- Get any stim toys you need, and set up your lighting and chair in the positions that work.
- Use the toilet before the interview so you don’t suddenly need the loo during the call.
- Prepare something enjoyable or fun to do afterwards. It might be a video game, going for a walk, reading, crafting or even just lying quietly under a weighted blanket, but a grounding and relaxing activity helps to process the interview.
- If your stim toy(s) make noise, explain this to the interviewer, or if you can, use a silent one. Any unusual, unexpected noise might prompt the interviewer to interrupt you with an unexpected question about it.
You can even set up your chair and lighting, get devices ready and prepare a post-interview treat or activity the night before – I know I sleep better when I have prepared well for the next day, and it leaves more time in the morning to get ready for the interview.
After the interview
When the interview is over, it’s time to breathe a big sigh of relief and relax. Changing into more comfortable or familiar clothes is a good idea, and you will have already planned something to do afterwards. This helps with processing and can help avoid a shutdown triggered by overwhelming emotions after a big event like this.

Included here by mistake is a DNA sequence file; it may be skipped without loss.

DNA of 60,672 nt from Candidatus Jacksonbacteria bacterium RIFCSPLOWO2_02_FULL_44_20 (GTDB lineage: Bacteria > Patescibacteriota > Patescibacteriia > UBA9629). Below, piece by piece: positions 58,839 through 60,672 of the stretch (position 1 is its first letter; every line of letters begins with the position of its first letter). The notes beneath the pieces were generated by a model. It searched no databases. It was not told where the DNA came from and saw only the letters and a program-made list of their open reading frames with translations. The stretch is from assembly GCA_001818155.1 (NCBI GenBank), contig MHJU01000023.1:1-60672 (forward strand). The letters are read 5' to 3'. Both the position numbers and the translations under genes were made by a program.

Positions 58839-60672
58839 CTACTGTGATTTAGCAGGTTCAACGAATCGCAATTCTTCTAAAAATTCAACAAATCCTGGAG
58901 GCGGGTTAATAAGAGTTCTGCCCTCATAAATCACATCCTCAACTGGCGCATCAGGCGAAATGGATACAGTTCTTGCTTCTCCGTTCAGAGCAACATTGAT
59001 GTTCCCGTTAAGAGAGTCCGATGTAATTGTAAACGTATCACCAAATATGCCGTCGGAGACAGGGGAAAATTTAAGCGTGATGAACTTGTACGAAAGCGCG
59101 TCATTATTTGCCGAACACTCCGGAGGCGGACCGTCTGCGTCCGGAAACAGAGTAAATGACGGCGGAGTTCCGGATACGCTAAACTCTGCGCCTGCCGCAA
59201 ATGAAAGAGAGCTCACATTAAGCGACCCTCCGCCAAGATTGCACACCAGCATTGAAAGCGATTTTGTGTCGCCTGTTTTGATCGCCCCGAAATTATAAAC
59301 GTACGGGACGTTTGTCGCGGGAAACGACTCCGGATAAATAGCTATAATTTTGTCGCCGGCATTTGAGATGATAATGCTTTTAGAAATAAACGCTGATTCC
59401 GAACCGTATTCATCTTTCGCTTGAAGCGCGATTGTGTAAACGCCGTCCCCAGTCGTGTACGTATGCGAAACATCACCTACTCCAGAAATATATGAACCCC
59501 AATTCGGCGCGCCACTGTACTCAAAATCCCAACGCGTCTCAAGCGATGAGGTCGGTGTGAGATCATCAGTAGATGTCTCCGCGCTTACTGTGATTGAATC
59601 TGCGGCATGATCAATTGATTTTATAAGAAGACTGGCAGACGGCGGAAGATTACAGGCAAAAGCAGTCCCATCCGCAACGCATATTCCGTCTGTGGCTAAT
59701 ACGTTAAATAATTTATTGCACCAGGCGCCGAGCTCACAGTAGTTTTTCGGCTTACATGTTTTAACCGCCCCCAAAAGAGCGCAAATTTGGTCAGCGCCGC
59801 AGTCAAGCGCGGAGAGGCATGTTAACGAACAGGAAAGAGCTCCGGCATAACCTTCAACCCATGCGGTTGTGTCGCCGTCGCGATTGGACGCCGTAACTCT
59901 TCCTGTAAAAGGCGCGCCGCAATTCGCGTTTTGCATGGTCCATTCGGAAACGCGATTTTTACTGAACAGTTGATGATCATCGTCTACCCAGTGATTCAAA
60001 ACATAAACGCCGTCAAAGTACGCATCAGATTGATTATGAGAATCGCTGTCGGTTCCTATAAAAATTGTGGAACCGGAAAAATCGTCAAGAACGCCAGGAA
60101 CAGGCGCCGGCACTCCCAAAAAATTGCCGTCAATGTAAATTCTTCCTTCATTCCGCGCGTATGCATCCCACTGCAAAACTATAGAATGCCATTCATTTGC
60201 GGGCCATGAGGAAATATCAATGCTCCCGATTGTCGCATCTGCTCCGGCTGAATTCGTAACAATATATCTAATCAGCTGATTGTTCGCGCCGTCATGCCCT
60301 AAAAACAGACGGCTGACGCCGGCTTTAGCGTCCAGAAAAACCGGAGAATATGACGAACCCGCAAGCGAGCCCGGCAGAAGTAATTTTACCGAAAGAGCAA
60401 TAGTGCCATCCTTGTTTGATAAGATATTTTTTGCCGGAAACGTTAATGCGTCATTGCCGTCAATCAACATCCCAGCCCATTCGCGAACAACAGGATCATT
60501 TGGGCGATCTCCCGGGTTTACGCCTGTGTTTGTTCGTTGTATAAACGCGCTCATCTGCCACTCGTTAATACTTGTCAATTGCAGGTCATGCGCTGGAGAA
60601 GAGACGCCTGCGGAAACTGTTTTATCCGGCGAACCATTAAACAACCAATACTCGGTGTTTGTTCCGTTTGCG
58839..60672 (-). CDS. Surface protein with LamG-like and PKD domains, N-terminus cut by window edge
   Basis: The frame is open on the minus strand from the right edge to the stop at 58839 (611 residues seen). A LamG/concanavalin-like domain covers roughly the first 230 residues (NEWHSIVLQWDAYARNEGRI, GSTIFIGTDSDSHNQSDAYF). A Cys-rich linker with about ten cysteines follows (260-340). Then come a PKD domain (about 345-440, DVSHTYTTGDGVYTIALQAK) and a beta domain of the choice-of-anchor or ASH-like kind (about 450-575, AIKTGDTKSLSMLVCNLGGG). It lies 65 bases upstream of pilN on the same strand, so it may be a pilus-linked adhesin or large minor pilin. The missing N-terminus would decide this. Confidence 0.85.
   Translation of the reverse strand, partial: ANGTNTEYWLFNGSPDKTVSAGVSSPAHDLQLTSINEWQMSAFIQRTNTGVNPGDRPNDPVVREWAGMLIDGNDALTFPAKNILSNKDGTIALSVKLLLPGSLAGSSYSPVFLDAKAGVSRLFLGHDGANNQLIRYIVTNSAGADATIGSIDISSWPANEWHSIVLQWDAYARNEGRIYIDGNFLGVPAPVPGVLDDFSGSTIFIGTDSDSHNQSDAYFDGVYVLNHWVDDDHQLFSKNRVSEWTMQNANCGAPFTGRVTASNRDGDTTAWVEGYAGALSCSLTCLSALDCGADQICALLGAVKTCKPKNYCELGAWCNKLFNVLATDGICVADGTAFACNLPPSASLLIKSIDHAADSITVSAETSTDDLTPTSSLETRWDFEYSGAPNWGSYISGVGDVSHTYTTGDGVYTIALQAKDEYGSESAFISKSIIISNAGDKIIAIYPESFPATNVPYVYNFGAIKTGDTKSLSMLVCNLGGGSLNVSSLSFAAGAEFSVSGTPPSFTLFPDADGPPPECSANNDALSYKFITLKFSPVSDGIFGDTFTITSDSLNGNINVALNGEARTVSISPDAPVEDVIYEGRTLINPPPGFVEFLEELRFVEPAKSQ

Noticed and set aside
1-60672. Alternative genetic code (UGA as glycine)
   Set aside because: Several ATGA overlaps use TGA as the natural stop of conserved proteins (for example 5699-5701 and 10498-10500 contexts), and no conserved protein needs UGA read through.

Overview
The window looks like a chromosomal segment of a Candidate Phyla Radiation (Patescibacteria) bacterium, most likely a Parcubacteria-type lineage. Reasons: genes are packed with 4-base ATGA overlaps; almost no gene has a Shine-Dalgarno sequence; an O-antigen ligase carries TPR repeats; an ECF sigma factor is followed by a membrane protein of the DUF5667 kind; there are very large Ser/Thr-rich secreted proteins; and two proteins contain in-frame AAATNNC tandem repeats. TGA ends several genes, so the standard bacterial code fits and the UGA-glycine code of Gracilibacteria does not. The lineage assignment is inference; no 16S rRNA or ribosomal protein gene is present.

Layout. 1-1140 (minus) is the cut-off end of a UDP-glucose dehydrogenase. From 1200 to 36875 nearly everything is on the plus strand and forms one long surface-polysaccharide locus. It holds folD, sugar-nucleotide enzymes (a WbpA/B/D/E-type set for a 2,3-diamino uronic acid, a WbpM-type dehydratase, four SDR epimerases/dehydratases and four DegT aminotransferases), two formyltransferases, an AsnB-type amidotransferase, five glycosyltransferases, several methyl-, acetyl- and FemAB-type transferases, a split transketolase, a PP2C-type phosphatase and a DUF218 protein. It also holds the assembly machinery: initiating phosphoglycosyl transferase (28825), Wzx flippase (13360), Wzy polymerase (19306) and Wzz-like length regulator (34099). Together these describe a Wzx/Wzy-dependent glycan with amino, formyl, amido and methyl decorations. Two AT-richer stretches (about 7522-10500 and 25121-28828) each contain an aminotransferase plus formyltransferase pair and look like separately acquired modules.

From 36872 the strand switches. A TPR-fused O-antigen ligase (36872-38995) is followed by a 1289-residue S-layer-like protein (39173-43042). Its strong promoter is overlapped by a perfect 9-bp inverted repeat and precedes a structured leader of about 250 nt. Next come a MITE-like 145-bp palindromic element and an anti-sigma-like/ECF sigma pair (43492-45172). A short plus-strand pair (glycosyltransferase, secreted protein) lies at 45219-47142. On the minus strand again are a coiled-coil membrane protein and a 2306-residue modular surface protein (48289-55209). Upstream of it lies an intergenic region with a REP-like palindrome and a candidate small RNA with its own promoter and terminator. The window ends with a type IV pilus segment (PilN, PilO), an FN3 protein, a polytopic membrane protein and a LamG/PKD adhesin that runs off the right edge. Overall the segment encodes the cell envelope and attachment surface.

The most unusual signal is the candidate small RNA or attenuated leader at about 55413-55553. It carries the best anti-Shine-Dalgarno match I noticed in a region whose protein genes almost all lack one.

You might be sent feedback about the interview (whether you get the job or not) and this is really useful for knowing what you did well, and what you can improve on. Your work coach or mentor can go through the feedback with you.
We know that interviews are a daunting and anxiety-inducing activity for neurodivergent people, but with these tips you can navigate the process more easily. Whether you get this job or not, treat each interview like a learning process and as practice for the next one. Good luck!